Figure 2
Forest Plot of OA Association and Meta-Analysis Results for rs11842874
Table 1
OA Association and Meta-Analysis Results for rs11842874

rs11842874 is one of several highly correlated SNPs at 13q34 and constitutes the observed association signal, which spans 12.7 kb (Figure 3). The surrounding 1 Mb region is characterized by low levels of linkage disequilibrium and contains only nine SNPs correlated with rs11842874 at r2 > 0.7. rs11842874 was selected for replication because it is the only variant present on some GWAS platforms. The OA risk-increasing allele is the major allele with population frequency of 0.927 (mean over the UK control data), and as a common variant with low OR, it contributes little to the sibling recurrence risk (estimated λs = 1.001). All SNPs that comprise the signal reside in intron 4 of MCF2L (MCF.2 cell-line-derived transforming sequence-like [MIM 609499], encoding the guanine nucleotide exchange factor). Mcf2l studies in rat models of OA have shown expression in articular chondrocytes.24,25 In human cells MCF2L regulates neurotrophin-3-induced cell migration in Schwann cells.26 Neurotrophin-3 is a member of the nerve growth factor (NGF) family. Treatment of knee OA patients with a humanized monoclonal antibody that inhibits NGF was found to be associated with joint pain reduction and an improvement in function.27,28

Figure 3
Comparison of Regional Association Plots at the Chromosome 13 Association Signal

The MCF2L OA locus was taken forward on the basis of evidence accrued through 1KGP-based imputation. Direct typing of ~600,000 SNPs through GWAS resulted in modest (p > 10−5) evidence for the association of a single variant, rs11842874, with OA in this region and HapMap-based imputation left the picture unchanged (Figures 3A and 3B). Prioritization strategies for follow-up in our published GWAS8 down-weighted lone variants with no corroboration of association from neighboring SNPs. The denser 1KGP reference set empowered the association of multiple additional correlated (i.e., nonindependent), imputed variants, several of which showed stronger evidence for association with OA, thus highlighting this region for validation and replication genotyping (Figure 3C, Table S1).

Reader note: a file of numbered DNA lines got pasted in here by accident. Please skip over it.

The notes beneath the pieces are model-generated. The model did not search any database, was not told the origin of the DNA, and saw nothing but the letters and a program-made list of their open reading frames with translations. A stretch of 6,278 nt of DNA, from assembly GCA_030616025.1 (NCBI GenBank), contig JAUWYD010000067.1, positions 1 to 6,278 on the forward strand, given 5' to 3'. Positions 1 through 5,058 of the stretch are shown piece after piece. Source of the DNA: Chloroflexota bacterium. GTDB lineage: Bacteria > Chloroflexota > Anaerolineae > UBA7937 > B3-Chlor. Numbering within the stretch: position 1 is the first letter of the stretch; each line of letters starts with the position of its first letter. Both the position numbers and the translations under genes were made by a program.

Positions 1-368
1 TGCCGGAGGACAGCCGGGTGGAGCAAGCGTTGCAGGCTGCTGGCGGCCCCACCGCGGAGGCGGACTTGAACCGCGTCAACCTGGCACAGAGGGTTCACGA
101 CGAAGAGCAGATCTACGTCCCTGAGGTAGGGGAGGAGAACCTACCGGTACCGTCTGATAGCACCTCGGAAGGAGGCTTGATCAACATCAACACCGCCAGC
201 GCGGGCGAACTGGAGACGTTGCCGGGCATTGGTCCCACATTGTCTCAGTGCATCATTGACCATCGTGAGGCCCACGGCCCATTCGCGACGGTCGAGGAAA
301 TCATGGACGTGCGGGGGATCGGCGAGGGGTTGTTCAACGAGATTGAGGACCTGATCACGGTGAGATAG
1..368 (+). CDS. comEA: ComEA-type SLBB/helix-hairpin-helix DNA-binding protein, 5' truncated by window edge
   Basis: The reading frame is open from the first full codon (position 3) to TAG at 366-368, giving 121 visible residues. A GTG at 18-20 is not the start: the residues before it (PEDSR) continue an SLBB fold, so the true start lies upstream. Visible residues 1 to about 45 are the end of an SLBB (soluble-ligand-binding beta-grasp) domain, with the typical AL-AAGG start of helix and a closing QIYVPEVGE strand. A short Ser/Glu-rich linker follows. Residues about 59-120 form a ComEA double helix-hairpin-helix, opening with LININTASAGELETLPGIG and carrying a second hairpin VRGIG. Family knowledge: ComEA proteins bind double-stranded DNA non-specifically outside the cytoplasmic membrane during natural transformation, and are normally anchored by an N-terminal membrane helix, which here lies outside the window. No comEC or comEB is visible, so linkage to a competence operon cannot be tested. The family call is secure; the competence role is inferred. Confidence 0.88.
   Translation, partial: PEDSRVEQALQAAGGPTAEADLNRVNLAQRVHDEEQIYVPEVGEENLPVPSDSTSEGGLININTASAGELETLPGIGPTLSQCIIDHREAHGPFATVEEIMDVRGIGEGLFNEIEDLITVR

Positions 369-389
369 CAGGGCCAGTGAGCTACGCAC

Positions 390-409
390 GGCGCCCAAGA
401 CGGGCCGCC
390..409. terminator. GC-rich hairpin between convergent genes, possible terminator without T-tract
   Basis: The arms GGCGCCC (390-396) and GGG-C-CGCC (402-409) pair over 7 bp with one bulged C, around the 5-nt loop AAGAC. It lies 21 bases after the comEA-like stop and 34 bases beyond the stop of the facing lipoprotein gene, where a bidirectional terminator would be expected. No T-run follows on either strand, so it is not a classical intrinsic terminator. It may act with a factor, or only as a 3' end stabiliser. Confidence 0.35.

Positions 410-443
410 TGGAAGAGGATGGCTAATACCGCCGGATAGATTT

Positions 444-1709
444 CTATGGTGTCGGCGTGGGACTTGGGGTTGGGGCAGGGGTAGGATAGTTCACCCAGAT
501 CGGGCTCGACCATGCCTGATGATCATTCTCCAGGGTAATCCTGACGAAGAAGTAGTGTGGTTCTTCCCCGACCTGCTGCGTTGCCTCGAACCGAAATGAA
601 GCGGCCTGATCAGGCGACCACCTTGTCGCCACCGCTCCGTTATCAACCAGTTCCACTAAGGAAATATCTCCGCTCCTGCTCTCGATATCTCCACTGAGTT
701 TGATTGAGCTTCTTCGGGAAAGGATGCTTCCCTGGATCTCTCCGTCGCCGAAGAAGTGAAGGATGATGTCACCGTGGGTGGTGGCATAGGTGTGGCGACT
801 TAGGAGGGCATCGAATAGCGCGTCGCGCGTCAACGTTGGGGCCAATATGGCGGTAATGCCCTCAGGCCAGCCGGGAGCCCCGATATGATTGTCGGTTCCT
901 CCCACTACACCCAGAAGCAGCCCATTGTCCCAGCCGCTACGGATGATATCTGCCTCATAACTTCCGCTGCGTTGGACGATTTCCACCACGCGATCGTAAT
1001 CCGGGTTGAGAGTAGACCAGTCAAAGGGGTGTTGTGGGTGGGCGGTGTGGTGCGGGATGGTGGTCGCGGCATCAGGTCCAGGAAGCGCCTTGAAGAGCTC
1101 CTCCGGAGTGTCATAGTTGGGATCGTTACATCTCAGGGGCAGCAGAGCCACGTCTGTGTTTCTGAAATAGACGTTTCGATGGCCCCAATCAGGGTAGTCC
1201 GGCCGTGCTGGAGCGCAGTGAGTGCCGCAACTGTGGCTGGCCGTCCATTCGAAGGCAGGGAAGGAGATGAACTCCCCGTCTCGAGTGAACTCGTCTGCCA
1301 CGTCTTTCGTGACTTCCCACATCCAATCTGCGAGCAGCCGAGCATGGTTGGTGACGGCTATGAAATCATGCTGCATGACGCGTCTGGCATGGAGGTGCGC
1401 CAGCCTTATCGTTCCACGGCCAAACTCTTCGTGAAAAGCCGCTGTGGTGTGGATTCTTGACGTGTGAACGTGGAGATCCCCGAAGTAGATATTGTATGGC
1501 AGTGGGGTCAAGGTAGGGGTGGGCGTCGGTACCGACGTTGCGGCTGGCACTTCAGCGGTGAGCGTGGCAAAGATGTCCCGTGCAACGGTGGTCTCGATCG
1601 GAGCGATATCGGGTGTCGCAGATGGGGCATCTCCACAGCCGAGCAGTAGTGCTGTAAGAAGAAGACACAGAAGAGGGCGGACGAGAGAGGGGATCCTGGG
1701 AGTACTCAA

The associated variants are common, but their minor allele frequencies are toward the lower end of the frequency spectrum (at ~0.07). The identification of similar variants with modest effect sizes (OR 1.17) at genome-wide significance levels will require sample sizes in the order of ~23,000 cases and an equal number of controls. Through several rounds of cluster-plot inspection, removal of poor quality SNPs, and reimputation, we observed that the majority of signals were caused by genotyping and imputation artifacts. This fact highlights the need for imputed signals to be scrutinized postimputation before follow-up studies are deployed. As the field of complex trait association studies shifts its focus toward low-frequency and rare variants, thorough quality control of signals becomes highly relevant. In this study, we have restricted 1KGP-based imputation to variants with an MAF > 0.01. As reference panel sizes become larger, imputation of lower frequency variants will become more feasible, empowering the examination of rare variation in next generation association studies.

The genetic architecture of OA has not been elucidated yet. By identifying this susceptibility locus, the third one discovered for OA, our study now provides a foundation on which functional studies can be based. New additions to the genetic study toolset, including larger sample sets, well-characterized phenotypes, and resequenced reference-panel-based imputation approaches hold the promise of providing insights into the etiology of this common degenerative joint disease.


The collection of GOAL samples was funded by Astra Zeneca UK. The author affiliated with AstraZeneca is an employee of AstraZeneca, a global research-based biopharmaceutical company focused on discovering, developing and marketing medicines for some of the world's most serious illnesses, and owns stocks or stock options and has a pending patent application in the company. The authors that are affiliated with deCODE genetics are all employees of deCODE, a biotechnology company that provides genetic testing services, and some own stocks or stock options in the company. Additional acknowledgments are in the Supplemental Data.

Supplemental Data

Document S1. One Table and Acknowledgments:

Web Resources

The URLs for data presented herein are as follows: